But in Noor’s case, Walker said, the judge is proposing the opposite: Show the jury potentially inflammatory evidence, but not the media and public.

“If the evidence is important enough to be shown to the jury, the public has a right to see it too,” Kirtley, the University of Minnesota professor, said.

Kirtley and Dardarian said that it was crucial for the public to know about the evidence that forms the basis of a jury’s verdict to acquit or convict a defendant so that the public can assess if the trial is fair.

Kirtley said that the judge’s “very, very unusual” decision was in contradiction to the US Supreme Court precedent that gives the public the constitutional right to access courtrooms and their proceedings.

“There’s a case that is of great interest to the public, so the public doesn’t have the right to know about it? It’s an illogical conclusion,” she said.

Media outlets covering the trial have also slammed the “woefully inadequate press and public access,” including the judge’s decision to hold proceedings in one of the smallest courtrooms and limiting the number of seats reserved for local, national, and Australian media.

In an amended order issued Monday evening, Quaintance increased the number of seats reserved for local and international media in the 37-seat courtroom from 8 to 16 after media organizations publicly expressed their concerns.

In a letter sent to Quaintance and the Hennepin County chief district judge last week, the media coalition questioned why the court did not consult the press while planning the logistics of the trial, and urged the judge to move the trial to a larger courtroom within the same building.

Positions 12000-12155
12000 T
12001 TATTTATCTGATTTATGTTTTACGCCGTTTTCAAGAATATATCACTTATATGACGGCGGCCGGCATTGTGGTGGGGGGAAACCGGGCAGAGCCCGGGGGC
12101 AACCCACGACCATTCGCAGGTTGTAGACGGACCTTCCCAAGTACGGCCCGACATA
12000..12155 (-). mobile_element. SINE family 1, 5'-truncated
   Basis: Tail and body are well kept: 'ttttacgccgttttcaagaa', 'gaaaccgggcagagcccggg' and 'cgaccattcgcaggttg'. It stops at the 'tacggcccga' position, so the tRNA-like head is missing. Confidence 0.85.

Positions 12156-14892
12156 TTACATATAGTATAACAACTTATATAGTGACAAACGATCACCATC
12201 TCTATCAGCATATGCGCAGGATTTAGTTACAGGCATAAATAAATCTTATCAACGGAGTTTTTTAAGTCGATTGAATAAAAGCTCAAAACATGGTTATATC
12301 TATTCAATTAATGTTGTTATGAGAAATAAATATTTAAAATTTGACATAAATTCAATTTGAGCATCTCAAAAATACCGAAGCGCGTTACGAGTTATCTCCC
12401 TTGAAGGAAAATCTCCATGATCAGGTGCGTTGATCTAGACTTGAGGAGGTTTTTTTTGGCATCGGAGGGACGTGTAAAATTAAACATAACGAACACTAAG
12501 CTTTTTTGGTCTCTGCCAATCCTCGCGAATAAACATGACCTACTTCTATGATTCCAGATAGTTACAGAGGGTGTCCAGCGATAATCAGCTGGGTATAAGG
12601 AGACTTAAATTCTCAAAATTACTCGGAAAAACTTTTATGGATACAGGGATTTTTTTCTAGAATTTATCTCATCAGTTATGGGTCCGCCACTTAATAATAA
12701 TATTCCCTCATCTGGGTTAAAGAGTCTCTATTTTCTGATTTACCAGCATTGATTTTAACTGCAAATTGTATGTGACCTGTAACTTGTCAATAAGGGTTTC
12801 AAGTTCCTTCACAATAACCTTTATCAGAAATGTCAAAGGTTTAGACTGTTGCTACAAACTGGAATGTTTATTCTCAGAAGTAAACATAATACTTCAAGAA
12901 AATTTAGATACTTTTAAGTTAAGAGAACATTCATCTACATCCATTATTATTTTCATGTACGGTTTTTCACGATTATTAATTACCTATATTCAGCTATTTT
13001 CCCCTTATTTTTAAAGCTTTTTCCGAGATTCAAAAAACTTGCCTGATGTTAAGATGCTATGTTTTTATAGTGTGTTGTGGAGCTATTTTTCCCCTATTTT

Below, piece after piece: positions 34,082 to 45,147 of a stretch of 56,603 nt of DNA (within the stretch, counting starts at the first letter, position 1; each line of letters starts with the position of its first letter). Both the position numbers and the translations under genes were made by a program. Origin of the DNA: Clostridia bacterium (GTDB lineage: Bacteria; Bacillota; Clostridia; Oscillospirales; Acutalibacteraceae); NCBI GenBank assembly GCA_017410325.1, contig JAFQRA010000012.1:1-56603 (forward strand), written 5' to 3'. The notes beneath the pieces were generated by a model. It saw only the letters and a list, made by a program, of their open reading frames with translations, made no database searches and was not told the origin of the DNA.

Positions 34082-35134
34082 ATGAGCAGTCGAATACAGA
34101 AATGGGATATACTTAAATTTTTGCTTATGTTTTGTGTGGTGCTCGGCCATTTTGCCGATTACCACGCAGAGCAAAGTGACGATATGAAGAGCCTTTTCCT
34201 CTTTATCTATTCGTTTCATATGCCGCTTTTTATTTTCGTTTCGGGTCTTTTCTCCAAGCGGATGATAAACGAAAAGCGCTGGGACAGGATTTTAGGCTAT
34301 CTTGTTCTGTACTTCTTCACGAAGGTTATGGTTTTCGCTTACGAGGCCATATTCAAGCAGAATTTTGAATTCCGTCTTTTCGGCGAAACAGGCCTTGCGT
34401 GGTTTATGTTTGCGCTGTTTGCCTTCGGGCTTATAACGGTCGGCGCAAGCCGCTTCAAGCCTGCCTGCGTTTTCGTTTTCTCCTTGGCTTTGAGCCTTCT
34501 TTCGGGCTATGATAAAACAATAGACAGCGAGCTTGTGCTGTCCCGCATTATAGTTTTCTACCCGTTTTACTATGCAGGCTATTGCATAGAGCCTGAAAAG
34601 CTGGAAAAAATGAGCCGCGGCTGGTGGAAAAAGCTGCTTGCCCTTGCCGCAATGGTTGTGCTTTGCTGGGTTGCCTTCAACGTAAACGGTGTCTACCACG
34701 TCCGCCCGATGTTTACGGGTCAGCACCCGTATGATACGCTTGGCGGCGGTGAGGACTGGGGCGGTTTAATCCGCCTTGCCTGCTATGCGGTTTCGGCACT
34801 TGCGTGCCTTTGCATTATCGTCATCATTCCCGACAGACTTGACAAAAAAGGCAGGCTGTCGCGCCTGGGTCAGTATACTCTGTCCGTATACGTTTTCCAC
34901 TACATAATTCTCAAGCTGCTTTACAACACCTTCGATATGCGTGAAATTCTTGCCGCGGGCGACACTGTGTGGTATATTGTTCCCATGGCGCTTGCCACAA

“The Coalition is dismayed that, on the eve of trial, uncertainties remain about whether the press and public will be able to adequately monitor one of the highest profile trials the State of Minnesota has ever seen,” the letter said.

The media also criticized the arrangements for an “overflow courtroom” to accommodate people who couldn’t fit in the main room. But reporters are already expressing concerns about the quality of the live video and audio feed, calling it “sub-optimal.” Reporters also criticized the ban of electronic devices in the overflow room.

On Monday, Quaintance amended her order to allow 20 seats in the 78-seat overflow room to be reserved for the media on a first-come, first-served basis, but has still banned all electronic devices in the room.

Quaintance “cannot comment on this question outside of the official court record,” and the district court will not comment, a spokesperson for the district court told BuzzFeed News.

In a statement last week, the Minnesota Society of Professional Journalists called Quaintance’s actions “an overreach and an unnecessary infringement of First Amendment rights to access a public proceeding.”

“These kind of restrictions are unprecedented in the history of Minnesota jurisprudence,” the statement said. “We consider these restrictions serious breaches of the public trust.”